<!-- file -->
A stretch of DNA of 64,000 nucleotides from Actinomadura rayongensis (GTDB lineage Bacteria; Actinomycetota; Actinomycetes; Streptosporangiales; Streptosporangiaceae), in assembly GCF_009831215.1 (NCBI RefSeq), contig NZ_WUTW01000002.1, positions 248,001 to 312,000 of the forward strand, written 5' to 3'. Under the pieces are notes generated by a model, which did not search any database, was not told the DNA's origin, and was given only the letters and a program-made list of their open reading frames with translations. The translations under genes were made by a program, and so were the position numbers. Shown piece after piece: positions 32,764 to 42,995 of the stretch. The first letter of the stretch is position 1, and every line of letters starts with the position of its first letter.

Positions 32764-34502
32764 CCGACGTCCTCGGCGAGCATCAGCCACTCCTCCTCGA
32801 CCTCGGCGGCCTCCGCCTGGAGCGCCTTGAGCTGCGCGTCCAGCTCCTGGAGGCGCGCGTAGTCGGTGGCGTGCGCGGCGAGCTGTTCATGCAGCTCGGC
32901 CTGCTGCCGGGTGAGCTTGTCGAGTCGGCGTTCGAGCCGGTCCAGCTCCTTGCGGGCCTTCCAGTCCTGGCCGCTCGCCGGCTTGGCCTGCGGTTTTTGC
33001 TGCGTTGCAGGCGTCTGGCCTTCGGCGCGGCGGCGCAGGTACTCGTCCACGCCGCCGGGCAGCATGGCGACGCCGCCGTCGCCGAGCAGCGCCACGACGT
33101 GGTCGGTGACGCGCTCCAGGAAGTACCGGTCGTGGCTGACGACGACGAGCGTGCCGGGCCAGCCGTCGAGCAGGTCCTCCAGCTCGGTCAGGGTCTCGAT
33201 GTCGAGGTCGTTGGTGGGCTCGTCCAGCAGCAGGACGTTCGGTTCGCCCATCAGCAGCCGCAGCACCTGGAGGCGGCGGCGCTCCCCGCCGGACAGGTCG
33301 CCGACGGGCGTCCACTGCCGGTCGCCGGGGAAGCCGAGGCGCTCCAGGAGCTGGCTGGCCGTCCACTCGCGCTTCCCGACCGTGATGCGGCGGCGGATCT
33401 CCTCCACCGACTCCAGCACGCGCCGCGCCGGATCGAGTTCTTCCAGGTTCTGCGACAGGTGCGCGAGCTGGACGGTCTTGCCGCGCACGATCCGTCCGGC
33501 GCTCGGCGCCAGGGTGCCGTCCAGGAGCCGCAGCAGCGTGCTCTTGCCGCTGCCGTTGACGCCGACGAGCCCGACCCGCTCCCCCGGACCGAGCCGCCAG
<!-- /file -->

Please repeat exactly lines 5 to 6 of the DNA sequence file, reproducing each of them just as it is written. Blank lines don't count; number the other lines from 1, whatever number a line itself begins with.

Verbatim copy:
32901 CTGCTGCCGGGTGAGCTTGTCGAGTCGGCGTTCGAGCCGGTCCAGCTCCTTGCGGGCCTTCCAGTCCTGGCCGCTCGCCGGCTTGGCCTGCGGTTTTTGC
33001 TGCGTTGCAGGCGTCTGGCCTTCGGCGCGGCGGCGCAGGTACTCGTCCACGCCGCCGGGCAGCATGGCGACGCCGCCGTCGCCGAGCAGCGCCACGACGT